When the idea of drug interventions first became mainstream back in the early and mid-1980s, it was a concept that was not taken too seriously. Drug addiction experts still believed that the addict had to reach a point of self-motivation by coming to the end of their rope before any type of treatment would be successful. However, several decades of successful interventions has changed that thinking.
Drug intervention exists to provide a compassionate, loving, and supportive way to challenge drug addicts to seek help before they reach rock bottom. In cases where an intervention can succeed, the addict can start getting the help they need much sooner. And we all know that the sooner the addict gets help, the better off everyone involved is.
How Intervention Works
Though an intervention can be conducted by a professional, more often than not it is done by family members and friends. The intervention itself consists of the addict sitting down with the intervention group to address the reality of the drug addiction and how it is destroying lives.
By talking things over in stark reality, and in a way that shows care, concern and support, the addict can be led to realise he or she is truly addicted and is destroying lives. With that realisation, the addict can be encouraged to seek the help they need.
Professionals offer the following tips for conducting an intervention:
- family and friends should not continue enabling the addict
- consequences need to be established for the addict refusing help
- intervention groups must be brutally honest about the damage being done by the addict
- advice and recommendations from professionals should be sought before conducting intervention.
Strength in Numbers
Before conducting an intervention, it must be understood that the drug addict is not thinking clearly. He or she is rationalising their drug use and will, in all likelihood, resist the intervention in its early stages. This suggests that an intervention should not be conducted one-on-one. Enlist family members and friends to help.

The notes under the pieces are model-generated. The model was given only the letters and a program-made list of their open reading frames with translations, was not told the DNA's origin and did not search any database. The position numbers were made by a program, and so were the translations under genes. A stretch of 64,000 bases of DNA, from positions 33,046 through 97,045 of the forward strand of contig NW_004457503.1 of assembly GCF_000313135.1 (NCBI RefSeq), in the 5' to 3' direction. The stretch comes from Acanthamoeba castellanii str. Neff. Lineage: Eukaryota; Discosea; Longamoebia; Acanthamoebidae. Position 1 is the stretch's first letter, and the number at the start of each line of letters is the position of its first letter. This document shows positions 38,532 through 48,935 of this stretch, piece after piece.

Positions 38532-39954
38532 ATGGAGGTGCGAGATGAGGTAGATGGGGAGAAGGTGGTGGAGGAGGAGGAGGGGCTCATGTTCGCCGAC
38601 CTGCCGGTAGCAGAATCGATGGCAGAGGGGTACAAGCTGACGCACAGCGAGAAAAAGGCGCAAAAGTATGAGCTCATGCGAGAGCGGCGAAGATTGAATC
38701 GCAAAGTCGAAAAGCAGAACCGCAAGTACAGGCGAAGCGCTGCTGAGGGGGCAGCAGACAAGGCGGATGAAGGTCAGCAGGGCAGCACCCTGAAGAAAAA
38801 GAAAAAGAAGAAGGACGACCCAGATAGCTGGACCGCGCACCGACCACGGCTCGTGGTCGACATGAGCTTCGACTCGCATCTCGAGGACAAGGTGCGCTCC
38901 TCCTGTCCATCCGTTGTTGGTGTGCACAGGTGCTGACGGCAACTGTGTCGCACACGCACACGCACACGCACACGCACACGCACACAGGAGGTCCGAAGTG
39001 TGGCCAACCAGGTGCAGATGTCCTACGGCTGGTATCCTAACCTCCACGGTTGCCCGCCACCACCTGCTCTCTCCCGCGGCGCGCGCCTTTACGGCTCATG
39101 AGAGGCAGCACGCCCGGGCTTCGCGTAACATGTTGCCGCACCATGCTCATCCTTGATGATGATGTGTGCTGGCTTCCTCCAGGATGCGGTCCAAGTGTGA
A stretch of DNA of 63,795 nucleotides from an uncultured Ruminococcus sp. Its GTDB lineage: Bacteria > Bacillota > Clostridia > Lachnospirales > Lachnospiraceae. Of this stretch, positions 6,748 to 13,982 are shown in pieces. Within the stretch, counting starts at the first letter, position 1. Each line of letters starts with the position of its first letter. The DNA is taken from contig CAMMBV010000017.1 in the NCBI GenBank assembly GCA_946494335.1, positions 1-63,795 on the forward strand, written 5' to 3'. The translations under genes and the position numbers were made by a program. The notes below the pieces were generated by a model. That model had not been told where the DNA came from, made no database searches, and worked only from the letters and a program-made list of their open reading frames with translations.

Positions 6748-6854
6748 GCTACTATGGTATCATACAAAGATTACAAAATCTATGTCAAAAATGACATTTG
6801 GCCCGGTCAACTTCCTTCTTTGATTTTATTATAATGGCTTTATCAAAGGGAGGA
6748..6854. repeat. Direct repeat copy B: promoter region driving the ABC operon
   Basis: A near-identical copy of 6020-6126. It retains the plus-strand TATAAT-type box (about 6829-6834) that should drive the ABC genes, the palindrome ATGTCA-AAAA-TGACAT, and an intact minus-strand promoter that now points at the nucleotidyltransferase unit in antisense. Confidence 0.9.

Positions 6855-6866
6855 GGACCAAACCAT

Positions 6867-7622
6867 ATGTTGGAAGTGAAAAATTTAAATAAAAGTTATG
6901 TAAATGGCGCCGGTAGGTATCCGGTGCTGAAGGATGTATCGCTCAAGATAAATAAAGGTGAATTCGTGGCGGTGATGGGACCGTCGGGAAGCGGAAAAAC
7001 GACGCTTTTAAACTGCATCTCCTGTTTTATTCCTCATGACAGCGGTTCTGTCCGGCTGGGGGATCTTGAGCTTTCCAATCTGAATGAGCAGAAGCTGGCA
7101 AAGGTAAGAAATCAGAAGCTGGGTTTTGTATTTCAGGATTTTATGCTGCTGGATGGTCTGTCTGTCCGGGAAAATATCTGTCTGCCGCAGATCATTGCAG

The more people present, the greater the chances of success. Each one of the participants can explain to the addict how his or her behaviour is personally affecting them. Each one also has the opportunity to express their care and concern that the individual find help.
The strength in numbers philosophy has several benefits. First, it benefits the intervention group by giving each member others they can lean on for support and encouragement. It also increases confidence among those who would be uncomfortable doing an intervention on their own.
Strength in numbers benefits the addict by clearly showing him or her that the addictive behaviour is destroying multiple lives. In other words, it makes the picture a bit clearer and mitigates the chances the addict will consider the intervention a vendetta by an individual friend or loved one.
One of the services offered by Middlegate is to advise family members and friends about interventions. If need be, we can hook you up with professionals who can sit with you and explain exactly how to go about it. Or perhaps you need a professional to help you by attending the intervention as well.
Regardless of how you want to go about an intervention, Middlegate services can get you in touch with the right people. If someone in your family is suffering from drug addiction, please do not hesitate to contact us right away.